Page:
I began thinking about my relationship with photography and how I utilised it's qualities. Putting this piece together made me explore the notion that, as a visual aid, a photograph, through it's mechanical nature of close representation, can allow us through sight to feel more definitely, accurately and directly than relying on just a memory alone. A memory can give us the sights, sounds, smells and emotions, but I started to contemplate whether having a visual aid can allow the eye to see, thus freeing up that part of the minds capability to focus on the other components of memory, strengthening that memory. If I was to take the concept a step further and was given a visual aid as well as the sounds within a memory, could it be possible for the remainder of the minds capacity to be utilised on the remaining components of the particular memory, enabling us to reconnect with the event more closely? A romantic proposition I admit.
I had to be realistic at this point and needed to consider the possibility for the photo of Mum not being there, and I needed to consider it thoroughly. If there was in fact no photograph, then would this whole process have been a pointless exercise?
On the surface it seemed so but after hours of contemplation, I started to realise the value of this whole episode:
This work has made me consider my relationship with the image and has helped me think further into the way in which the photograph can reopen a window in time in ones mind; not only showing a split second but re-presenting it to us so we can attempt to relive an experience in our mind. What a gift it is that the humble photograph, a graphic representation, can allow us simply to attempt reliving.
The process has also allowed me to explore my attachment to the image, how it is the visual representation that we look for first over any other representation of a time. I was also helped along through the grieving process by putting this work together and not only was I able to grieve in my own way, but I was able to slow the process down by stepping back, and consider the way I was grieving. Another merciful gift from Photography; as Bachelard wrote, "Passions simmer and resimmer in solitude".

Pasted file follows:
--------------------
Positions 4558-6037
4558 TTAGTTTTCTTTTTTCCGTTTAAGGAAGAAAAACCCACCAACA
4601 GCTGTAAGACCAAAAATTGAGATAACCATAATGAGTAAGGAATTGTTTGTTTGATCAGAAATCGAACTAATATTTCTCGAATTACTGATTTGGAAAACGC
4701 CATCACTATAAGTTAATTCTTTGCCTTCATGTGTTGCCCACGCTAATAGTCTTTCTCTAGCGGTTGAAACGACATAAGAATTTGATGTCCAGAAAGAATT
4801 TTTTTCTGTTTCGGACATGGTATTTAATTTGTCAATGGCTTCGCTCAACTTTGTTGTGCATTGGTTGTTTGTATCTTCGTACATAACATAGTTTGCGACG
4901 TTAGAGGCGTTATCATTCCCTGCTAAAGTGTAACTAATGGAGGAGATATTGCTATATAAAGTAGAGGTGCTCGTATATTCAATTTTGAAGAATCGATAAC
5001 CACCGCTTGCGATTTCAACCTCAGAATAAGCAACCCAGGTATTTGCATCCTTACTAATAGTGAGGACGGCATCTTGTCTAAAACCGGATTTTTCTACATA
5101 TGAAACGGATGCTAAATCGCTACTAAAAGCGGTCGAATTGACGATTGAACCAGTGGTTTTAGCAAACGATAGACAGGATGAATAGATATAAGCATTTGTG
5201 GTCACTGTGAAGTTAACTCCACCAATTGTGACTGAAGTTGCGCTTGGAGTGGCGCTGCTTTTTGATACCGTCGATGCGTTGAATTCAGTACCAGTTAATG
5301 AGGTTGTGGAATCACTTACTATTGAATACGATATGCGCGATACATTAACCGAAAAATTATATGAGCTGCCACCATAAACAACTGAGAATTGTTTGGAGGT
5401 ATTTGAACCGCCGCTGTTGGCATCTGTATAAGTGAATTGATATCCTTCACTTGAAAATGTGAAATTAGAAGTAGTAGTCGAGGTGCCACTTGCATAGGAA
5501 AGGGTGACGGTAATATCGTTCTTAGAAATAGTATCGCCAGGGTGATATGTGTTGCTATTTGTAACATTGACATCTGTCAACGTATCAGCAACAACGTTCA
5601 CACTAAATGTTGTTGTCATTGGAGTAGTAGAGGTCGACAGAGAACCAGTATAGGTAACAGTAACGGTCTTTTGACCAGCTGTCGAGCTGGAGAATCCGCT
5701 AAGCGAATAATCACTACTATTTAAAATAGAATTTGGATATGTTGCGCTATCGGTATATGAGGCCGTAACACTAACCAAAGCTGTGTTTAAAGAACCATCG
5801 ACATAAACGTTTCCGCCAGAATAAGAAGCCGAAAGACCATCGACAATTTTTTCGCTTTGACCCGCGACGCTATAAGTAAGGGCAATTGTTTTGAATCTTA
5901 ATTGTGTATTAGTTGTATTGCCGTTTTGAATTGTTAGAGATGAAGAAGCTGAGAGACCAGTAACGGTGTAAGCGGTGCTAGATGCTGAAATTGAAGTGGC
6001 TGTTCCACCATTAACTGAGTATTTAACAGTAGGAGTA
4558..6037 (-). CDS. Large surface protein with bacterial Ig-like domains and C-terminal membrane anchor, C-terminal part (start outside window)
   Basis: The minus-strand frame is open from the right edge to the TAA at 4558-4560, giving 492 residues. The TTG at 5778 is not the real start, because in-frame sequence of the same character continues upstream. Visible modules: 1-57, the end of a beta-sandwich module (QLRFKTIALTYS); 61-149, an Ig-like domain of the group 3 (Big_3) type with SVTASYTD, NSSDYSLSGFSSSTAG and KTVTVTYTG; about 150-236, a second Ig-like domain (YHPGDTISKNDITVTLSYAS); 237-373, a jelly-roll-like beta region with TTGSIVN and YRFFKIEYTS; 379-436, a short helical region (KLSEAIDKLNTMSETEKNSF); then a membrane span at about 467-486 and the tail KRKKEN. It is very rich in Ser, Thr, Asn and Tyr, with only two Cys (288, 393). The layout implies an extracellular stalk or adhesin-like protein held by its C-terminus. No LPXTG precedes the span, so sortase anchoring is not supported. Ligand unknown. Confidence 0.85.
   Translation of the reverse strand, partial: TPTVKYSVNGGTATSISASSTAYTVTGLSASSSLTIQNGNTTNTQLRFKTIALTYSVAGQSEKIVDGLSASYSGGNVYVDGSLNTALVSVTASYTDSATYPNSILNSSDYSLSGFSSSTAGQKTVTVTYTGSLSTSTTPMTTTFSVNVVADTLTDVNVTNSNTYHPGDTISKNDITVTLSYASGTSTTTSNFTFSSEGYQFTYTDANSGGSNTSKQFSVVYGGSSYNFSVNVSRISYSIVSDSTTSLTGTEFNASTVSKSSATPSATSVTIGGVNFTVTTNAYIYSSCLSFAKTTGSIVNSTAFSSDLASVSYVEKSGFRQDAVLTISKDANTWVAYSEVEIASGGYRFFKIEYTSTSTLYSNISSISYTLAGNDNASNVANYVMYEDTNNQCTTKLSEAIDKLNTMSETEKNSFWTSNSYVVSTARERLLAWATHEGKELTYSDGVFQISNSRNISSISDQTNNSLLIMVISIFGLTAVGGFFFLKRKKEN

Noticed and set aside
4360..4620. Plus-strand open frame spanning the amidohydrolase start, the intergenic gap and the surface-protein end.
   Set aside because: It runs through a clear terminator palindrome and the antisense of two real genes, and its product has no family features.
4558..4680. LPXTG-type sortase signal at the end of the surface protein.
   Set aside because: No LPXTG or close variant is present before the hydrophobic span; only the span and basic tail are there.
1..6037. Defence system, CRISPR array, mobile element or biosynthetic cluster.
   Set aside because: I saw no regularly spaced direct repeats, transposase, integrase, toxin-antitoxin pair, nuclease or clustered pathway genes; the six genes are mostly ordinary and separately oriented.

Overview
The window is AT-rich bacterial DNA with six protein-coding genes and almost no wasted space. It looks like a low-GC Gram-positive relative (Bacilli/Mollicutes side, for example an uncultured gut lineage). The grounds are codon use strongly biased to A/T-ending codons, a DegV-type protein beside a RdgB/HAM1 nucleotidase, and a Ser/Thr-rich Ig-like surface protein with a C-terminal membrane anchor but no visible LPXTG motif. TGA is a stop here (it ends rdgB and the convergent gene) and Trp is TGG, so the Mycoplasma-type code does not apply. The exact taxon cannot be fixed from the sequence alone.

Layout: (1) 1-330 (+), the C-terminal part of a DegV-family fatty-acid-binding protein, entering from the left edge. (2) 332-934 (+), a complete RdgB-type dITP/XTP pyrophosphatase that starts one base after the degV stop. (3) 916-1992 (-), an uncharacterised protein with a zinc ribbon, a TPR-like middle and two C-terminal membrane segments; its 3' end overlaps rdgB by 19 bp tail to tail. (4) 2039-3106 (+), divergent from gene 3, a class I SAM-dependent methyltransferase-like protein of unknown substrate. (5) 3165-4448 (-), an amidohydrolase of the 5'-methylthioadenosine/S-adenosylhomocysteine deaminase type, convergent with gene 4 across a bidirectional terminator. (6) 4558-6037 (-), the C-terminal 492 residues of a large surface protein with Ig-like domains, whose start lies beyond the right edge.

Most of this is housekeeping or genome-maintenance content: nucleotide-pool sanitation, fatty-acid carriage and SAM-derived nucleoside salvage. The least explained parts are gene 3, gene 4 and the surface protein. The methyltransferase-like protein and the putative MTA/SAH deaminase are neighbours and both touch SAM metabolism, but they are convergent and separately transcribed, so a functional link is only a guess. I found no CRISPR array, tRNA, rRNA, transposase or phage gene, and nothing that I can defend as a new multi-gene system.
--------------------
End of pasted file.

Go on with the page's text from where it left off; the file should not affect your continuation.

This work also helped me re live the emotions felt at the time of taking the image I picture in my mind. The visual representation I could foresee helped me re-feel so many emotions: the sadness of clearing my Grandfather's belongings from a house I loved, knowing that it was to be lost from the family; the satisfaction of helping my Mother move on from from her Father's death and to help her work through a laborious event in her life; the happiness of being with my Mum for the day and the joy of being in a dear place on a hot Summer's day.
It also made me think fondly on the reconciliation and repair of our relationship in recent years, without it, I may have never come to appreciate the turnaround we made.
The idea of there not being an image of Mum on either film also helped me consider our separation in a new context: would this photograph have eased the separation? Could it have acted as a link between Mum and I? It felt like the image could have been a softener of the blow, a moment shared between us after her death, a link between the living and the dead.
As I swayed back and forth between practical and emotional states, I knew that deep down I wanted there to be just one photo of Mum. I sent off the films to be processed and was desperately clutching to the idea that I could experience a millisecond of having her back.
I returned home from work on a bitterly cold Friday night. As I stepped through my front door I was met with a package on the floor and I knew instantly what it was.
I didn't feel giddy or even daunted, and I felt no compulsion to tear it open right there in the doorway. Instead, I calmly picked it up and continued with my evening as usual, telling myself I'd open it over the weekend. My usual Friday night rituals took place as normal; a nice dinner with my girlfriend over a bottle of wine and relaxing after a week of work.